Republicans demand an end to military vax mandate; push Pentagon to reprioritize, purge woke polices

Congressional Republicans are threatening to block this year’s passage of the National Defense Authorization Act unless several key demands are met.

One key demand is for the Biden administration’s military COVID vaccine mandate to be jettisoned.

Specifically, Sens. Rick Scott, Rand Paul, Lindsey Graham, and several others are demanding the Democrat-controlled Senate vote “on an amendment to prohibit discharges from the Armed Forces solely because of COVID-19 vaccination status.”

The amendment would also reinstate any service member who was let go because of the mandate.

In a letter sent Wednesday and addressed to top Senate leaders, the group of Republicans warned that the mandate has weakened the U.S. military.

“The Department of Defense COVID-19 vaccine mandate has ruined the livelihoods of men and women who have honorably served our country. As of April 2022, approximately 3,400 troops have been discharged from the military for refusing to be vaccinated against COVID-19. While the Department of Defense certainly must make decisions that will bolster military readiness, the effects of the mandate are antithetical to readiness of our force, and the policy must be revoked,” they wrote.

“The United States simply cannot afford to discharge our brave men and women in uniform and lose the investments we have made into each and every one of them due to an inept bureaucratic policy. While training costs vary between each service, the Army, for example estimates it spends $15,000 in recruiting costs to bring someone into the service and another $50,000 to $75,000 to prepare them to join their first unit, depending on their job,” they added.

That’s a lot of money being flushed down the toilet for a mandate that critics say is wholly unnecessary given how much the pandemic has receded.

The Senate Republicans also held a press conference Wednesday:

“The Biden administration’s vaccination mandate has forced our nation’s young patriotic men and women to choose between their faith and their career, between their medical autonomy and their career,” Sen. Paul said at the presser.

“Congress should take action, and we’re taking action today by saying we will not vote to get on the NDAA, the defense authorization bill, unless we have a vote on ending this military vaccine mandate,” he added.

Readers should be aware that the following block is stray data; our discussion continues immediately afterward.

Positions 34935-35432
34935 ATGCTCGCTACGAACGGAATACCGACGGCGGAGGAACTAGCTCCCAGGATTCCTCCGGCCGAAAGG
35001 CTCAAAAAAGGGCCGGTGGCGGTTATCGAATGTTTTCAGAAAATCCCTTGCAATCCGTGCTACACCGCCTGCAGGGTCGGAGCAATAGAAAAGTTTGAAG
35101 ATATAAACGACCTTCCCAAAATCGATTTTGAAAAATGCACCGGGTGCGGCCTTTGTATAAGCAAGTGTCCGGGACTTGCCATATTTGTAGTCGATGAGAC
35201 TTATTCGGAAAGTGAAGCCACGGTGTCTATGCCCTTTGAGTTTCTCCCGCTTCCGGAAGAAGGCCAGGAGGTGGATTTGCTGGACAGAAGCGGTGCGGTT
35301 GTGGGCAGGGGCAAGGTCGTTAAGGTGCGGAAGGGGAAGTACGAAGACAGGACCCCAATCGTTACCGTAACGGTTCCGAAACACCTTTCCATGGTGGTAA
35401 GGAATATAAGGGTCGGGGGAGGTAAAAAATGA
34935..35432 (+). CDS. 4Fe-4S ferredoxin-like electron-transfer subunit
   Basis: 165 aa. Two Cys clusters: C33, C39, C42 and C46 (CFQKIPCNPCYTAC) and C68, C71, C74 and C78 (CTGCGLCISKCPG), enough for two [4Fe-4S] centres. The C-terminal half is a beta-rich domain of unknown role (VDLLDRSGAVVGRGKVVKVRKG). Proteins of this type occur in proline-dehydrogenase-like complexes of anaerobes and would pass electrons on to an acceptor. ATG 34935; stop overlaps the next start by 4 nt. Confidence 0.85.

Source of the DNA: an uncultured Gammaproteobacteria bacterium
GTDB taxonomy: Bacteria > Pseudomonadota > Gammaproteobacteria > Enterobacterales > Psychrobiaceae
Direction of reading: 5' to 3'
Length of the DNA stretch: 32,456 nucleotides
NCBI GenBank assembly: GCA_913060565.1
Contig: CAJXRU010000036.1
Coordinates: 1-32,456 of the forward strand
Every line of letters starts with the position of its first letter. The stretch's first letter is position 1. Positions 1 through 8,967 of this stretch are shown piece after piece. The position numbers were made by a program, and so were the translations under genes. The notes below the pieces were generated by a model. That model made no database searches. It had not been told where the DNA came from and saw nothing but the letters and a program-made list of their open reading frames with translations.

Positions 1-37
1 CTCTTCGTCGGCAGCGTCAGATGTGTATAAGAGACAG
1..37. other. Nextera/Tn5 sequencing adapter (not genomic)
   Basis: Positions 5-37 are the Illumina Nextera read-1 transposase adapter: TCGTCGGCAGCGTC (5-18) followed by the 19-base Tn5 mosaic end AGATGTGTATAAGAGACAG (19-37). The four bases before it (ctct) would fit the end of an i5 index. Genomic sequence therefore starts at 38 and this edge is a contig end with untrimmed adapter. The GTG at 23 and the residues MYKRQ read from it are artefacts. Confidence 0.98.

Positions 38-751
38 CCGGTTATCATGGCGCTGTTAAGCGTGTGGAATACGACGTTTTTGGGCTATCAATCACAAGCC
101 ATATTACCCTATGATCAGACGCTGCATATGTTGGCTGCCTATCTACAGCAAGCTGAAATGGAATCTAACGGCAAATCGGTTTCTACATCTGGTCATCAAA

The second demand, this one made by several House Republicans, is for an end to “woke” Pentagon policies.

In a separate letter sent earlier in the week to top House Republicans, Reps. Chip Roy, Andy Biggs, Bob Good, and Barry Moore argued that such policies “are divisive and undermine the primary purpose of the NDAA, which is to provide our brave service members the resources they need to defend our country.”

“[T]he NDAA should not authorize a single dollar for green climate projects nor radical diversity, equity, and inclusion indoctrination measures. It is imperative that provisions advancing a radical social agenda are removed before the NDAA moves forward,” they wrote.

The assertion was based on a report released last month by Rep. Roy and Sen. Marco Rubio that exposed “how the Biden Administration is deliberately weakening our nation’s military by injecting woke, anti-American ideology into it.”

Like their peers in the Senate, Reps. Roy, Biggs, Good, and Moore also called for an end to the military vaccine mandate.

“[T]he NDAA must immediately end the DoD’s COVID-19 vaccine mandate for service members. President Biden declared on September 19, 2022, that ‘the pandemic is over.’ The COVID-19 vaccine does not prevent transmission or infection of the virus,” they wrote.

“The DoD forcing out tens-of-thousands of service members will continue to undermine our military readiness and hamper future recruiting efforts for years to come. Our brave men and women in uniform should not have to choose between following their sincerely held religious beliefs and serving their country,” they added.

Continuing their letter, the House Republicans additionally called for the NDAA to “not amend the Military Selective Service Act (MSSA) to require young women to register with the Selective Service,” and for the NDAA to include “measures that will prohibit the authorization of U.S taxpayer dollars to carry out the Department of Defense (DoD) memorandum entitled ‘Ensuring Access to Reproductive Health Care.'”

Signed in October by Defense Secretary Lloyd Austin, the memorandum authorized an abortion travel fund for military members to use to obtain an abortion in case their state has outlawed abortions.

“The DoD’s decision to bypass Congress to – among other harmful measures – establish an abortion travel fund for service members and their families flies in the face of nearly half a century of bipartisan consensus to respect the sincere beliefs of millions of pro-life Americans by restraining the federal government from using taxpayer dollars to fund most abortions,” the House Republicans wrote.

“This clear political maneuver from DoD will further undermine Americans’ trust in the U.S. Armed Forces and further hamstring future military recruitment efforts and it must be addressed,” they added.

Vivek Saxena


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